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Bible Lexicons

Girdlestone's Synonyms of the Old Testament


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The great difficulty which has to be dealt with in translating the word erets is to determine where it is used with reference only to a special territory, suc has Canaan, and where it signifies the whole world. When the earThis spoken of in connection with heaven (as in Genesis 1:1; Isaiah 49:13; Isaiah 65:17), it must have the larger meaning; the same will usually be the case when we read of the ends of the earth (Isaiah 52:10), or the whole earth (Micah 4:13); but in a great number of passages there is nothing but the context or the general analogy of Scripture to guide the translator or interpreter. The distinction between the narrower and wider meaning of the term is important in considering the account of the Deluge, also in the interpretation of many prophetical passages. Thus in Psalms 37:11 we read, 'The meek shall inherit the earth;' but in verse 29, where erets is also used, the A. V. renders, 'The righteous shall inherit the land.' See also verses 22 and 34 in Isaiah 11:9 we read, 'The earth shall be full of the knowledge of the Lord ;' yet the earlier part of the verse only speaks of God's 'holy mountain' in Jeremiah 22:29 ('O earth, earth, earth') is the prophet appealing to the wide world, or to the l and of Canaan? in Isaiah 24:1 we read, 'Behold, the Lord maketh the earth empty;' verse 3, 'The l and shall be utterly emptied;' verse 4, 'The earth mourneth;' verse 13, 'When it shall be thus in the midst of the land,' &c Erets is used throughout the chapter; but to what does it refer? Ought it not to be rendered uniformly? The twenty-first verse seems to imply that it is used in the more extensive sense in Amos 8:8 we read, 'Shall not the l and tremble for this?' and in verse 9, 'I will darken the earth in the clear day.' in Zechariah 14:9, 'The Lord shall be king over all the earth;' and in verse 10, 'All the l and shall be turned as a plain.' Our translators seem almost to have indulged in variety in these passages for the sake of variety, but it is to the confusion of the English reader.

The Greek rendering for adamah is always γη̂. The same word is the most general rendering for erets, but we also find χώρα, territory, in about fifty passages, and οἰκουμένη, a habitable world, in nine passages. There are other occasional renderings, but none which call for special notice.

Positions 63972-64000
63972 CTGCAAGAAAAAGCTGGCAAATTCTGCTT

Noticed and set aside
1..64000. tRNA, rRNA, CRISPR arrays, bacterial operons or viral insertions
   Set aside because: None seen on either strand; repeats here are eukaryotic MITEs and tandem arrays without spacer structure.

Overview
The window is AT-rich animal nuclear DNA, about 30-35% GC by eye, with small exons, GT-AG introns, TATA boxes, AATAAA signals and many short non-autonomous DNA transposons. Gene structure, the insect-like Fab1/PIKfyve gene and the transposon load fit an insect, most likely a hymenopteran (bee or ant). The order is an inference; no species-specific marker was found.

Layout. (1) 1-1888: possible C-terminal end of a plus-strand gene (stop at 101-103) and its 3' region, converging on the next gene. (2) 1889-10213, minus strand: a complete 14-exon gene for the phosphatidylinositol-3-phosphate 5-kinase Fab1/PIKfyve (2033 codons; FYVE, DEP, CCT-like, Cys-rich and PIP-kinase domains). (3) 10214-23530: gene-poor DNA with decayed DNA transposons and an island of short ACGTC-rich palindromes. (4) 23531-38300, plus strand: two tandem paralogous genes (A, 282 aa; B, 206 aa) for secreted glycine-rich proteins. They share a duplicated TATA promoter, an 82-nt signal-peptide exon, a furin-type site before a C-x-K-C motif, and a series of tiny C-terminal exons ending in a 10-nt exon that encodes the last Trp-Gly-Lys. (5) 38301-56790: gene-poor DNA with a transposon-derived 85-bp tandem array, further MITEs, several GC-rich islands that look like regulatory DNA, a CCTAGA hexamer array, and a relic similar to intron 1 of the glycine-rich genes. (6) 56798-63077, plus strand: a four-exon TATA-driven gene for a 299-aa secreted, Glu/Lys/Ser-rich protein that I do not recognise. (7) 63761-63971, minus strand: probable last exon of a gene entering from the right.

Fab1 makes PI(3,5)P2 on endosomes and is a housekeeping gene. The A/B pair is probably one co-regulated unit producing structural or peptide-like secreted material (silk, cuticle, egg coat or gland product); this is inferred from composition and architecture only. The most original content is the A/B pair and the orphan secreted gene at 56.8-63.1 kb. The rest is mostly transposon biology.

The word for 'earth,' in the sense of earthen vessels, potsherds, or potter's clay, is always Cher as (חרשׂ ), except in 2 Samuel 17:28, where Yatsar (יצר ) is used, referring to the vessels being moulded in Daniel 2:10, 'There is not a man up on the earth,' &c., the word used (יבשׁת ) signifies dry land; whilst Aphar (עפר ), dust, is found in Genesis 26:15; Isaiah 2:19; Daniel 12:2; Job 8:19; Job 28:2; Job 30:6; Job 41:33 - in most of which passages holes or cavities in the upper surface of the earth are referred to.

In the N.T., it is to be remembered, as in the O.T., that where the Greek representative of erets is found in contrast or juxtaposition with heaven, we know that it must signify the eart has a whole. this would apply to such passages as the following: -

'Heaven and earth shall pass away' (Matthew 5:18).

'Thy will be done on eart has it is in heaven' (Matthew 6:10).

'Whatsoever ye bind in earth shall be bound in heaven' (Matthew 18:18).

In some passages the interpretation admits of a doubt. Thus Matthew 5:5, 'Blessed are the meek, for they shall inherit the earth.' Here our Lord is making use of the LXX rendering of Psalms 37:11, in which passage it is natural to suppose that the l and of Canaan would be primarily referred to. Here, however, the Hebrew word is erets, as was noticed above, and thus the larger sense of the word is admissible in Ephesians 6:3, 'That thou mayest live long in the earth,' the Hebrew (Exodus 20:12) is adamah, and the l and of Canaan is primarily meant.

The context in these and other cases is the only means whereby the reader can decide whether by γη̂ is signified the soil, the territory, or the world.

Public Domain
Girdlestone, Robert Baker. Entry for 'Earth'. Synonyms of the Old Testament.
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